Beginning in Austria with the "Secession" in 1897, the new art movement spread immediately to Germany, became significant in interior decoration in France since the World War, and arrived in the United States after 1925. However, it had been preceded by certain voyages of discovery before the pioneers invaded the new territory.
Among these earlier excursions, one may name William Morris (1884-1896) and the English contemporaries of Ruskin, who brought a return to simpler, more direct methods of design, away from the custom of period design. Another progenitor was Louis Sullivan, the American architect.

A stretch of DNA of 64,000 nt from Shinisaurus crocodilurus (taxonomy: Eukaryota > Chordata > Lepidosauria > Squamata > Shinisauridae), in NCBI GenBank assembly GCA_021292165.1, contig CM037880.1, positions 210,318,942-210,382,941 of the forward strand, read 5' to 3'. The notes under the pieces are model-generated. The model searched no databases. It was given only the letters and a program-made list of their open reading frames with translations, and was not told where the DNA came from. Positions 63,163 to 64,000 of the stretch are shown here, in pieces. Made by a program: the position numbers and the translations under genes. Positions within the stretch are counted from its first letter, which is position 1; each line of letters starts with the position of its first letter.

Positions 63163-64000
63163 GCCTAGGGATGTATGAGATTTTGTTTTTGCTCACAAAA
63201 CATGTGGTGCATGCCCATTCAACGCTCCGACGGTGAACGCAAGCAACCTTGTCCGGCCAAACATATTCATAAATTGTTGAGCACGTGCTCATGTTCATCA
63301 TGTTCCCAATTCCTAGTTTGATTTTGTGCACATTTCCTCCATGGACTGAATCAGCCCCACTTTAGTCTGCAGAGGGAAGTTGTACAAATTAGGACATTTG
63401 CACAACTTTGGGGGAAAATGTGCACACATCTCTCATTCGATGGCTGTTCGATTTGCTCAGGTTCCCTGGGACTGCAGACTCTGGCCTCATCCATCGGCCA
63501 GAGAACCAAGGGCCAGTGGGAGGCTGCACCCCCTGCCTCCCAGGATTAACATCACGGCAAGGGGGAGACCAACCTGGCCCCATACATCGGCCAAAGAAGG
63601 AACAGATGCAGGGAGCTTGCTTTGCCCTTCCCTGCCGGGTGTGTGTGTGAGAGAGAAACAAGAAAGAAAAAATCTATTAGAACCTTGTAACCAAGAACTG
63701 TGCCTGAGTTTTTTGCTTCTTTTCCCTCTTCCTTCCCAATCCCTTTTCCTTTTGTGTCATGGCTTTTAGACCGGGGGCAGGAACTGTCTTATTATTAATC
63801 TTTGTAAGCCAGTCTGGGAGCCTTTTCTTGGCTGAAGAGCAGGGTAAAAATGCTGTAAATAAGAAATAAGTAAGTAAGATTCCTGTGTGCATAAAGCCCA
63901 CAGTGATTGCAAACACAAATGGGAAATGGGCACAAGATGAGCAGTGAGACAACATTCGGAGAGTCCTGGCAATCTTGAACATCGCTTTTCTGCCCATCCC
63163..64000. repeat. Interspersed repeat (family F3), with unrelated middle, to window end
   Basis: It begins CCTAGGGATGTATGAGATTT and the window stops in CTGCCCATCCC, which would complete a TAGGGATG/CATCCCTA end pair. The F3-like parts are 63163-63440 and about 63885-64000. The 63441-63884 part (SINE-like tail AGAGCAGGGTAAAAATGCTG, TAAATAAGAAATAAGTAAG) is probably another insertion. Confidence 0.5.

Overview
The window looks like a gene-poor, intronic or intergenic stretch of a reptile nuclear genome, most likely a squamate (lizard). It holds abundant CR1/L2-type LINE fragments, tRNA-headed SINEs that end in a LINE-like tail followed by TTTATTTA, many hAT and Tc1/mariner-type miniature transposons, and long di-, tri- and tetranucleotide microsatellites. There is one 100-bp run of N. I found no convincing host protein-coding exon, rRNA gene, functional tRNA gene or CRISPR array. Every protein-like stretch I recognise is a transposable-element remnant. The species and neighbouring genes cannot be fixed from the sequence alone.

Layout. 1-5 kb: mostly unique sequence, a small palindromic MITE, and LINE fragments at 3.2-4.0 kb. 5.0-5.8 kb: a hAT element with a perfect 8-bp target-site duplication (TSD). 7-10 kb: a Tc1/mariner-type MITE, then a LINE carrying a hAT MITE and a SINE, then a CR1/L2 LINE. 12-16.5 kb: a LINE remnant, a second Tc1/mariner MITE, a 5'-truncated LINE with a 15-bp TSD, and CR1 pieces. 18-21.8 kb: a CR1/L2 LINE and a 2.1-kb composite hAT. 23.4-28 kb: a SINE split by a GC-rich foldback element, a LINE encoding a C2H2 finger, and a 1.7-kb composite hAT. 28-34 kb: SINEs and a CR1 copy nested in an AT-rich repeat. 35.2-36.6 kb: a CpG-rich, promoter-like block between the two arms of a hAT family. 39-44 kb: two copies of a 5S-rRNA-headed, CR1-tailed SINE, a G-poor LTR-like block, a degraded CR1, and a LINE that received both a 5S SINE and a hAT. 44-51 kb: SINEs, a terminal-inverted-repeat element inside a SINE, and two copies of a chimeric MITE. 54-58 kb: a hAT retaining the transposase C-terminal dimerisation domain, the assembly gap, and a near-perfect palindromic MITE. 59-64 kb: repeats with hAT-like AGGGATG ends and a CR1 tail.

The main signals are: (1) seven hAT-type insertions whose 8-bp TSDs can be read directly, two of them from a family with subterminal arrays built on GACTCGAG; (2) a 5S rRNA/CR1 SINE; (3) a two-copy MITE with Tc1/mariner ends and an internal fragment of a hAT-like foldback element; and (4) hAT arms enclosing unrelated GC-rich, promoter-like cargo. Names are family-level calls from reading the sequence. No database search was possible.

Sullivan not only outlined much of the theory of the new style, but he gave it a real practical start in his designs of skyscrapers. Sullivan's most brilliant pupil, Frank Lloyd Wright, continued his ideals, especially in the design of houses, fireplace ideas (http://www.ferche.com/), and in writings. The works of these two American architects became an acknowledged source of inspiration to the Europeans who launched the movement at the end of the nineteenth century.
This article was reprinted from the internet, the copyright belongs to the Respect Author/Website, please do not use for commercial purposes. Please feel free to contact us with any questions via Email.